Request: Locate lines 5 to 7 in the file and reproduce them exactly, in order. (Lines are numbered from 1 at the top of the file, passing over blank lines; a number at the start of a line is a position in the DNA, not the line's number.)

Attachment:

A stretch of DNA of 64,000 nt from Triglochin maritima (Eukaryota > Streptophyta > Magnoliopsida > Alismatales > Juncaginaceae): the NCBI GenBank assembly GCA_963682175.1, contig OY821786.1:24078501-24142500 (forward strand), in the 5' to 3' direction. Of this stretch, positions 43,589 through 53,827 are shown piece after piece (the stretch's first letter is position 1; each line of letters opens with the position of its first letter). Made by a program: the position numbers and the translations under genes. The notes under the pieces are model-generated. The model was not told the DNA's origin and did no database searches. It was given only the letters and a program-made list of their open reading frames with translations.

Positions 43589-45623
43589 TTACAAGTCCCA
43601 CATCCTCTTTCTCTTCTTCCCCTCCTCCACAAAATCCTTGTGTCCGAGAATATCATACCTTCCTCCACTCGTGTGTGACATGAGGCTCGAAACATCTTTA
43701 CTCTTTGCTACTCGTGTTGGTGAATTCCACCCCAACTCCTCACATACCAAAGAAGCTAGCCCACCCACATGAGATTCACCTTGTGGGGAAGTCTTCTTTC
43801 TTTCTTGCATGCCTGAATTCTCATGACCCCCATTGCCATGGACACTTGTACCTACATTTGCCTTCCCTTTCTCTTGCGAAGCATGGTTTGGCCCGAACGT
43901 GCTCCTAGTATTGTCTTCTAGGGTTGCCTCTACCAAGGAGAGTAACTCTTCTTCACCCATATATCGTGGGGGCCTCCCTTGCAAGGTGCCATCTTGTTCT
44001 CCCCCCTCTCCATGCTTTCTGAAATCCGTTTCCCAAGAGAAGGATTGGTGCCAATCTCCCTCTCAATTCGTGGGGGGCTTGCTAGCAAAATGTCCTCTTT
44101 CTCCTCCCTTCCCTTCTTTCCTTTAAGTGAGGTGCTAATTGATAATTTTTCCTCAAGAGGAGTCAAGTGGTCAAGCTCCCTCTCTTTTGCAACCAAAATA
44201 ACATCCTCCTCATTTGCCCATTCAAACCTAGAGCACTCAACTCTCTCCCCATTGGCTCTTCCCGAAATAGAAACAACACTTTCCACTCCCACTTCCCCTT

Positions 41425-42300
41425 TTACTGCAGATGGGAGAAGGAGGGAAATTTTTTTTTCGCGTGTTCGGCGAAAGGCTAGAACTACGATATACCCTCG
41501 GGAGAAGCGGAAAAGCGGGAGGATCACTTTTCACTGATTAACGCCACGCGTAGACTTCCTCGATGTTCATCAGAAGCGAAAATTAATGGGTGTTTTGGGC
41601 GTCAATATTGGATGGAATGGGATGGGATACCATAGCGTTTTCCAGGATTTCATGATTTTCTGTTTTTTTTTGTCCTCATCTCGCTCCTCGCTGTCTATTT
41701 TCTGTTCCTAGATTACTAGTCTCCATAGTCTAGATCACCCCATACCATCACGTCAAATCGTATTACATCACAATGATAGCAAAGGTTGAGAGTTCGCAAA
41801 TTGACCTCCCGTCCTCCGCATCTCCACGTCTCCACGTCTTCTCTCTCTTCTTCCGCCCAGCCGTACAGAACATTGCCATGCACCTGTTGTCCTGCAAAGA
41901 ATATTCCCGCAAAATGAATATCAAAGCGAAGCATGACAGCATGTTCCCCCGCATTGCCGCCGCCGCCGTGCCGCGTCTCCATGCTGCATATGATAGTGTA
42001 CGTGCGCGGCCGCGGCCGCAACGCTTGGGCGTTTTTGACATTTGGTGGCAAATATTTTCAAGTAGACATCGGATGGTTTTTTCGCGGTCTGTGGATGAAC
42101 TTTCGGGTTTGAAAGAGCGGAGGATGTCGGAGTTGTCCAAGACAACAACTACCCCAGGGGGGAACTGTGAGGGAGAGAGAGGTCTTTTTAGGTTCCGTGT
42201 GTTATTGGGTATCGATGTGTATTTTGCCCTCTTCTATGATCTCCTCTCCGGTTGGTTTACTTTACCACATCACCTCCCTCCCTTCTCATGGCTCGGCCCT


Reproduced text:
43701 CTCTTTGCTACTCGTGTTGGTGAATTCCACCCCAACTCCTCACATACCAAAGAAGCTAGCCCACCCACATGAGATTCACCTTGTGGGGAAGTCTTCTTTC
43801 TTTCTTGCATGCCTGAATTCTCATGACCCCCATTGCCATGGACACTTGTACCTACATTTGCCTTCCCTTTCTCTTGCGAAGCATGGTTTGGCCCGAACGT
43901 GCTCCTAGTATTGTCTTCTAGGGTTGCCTCTACCAAGGAGAGTAACTCTTCTTCACCCATATATCGTGGGGGCCTCCCTTGCAAGGTGCCATCTTGTTCT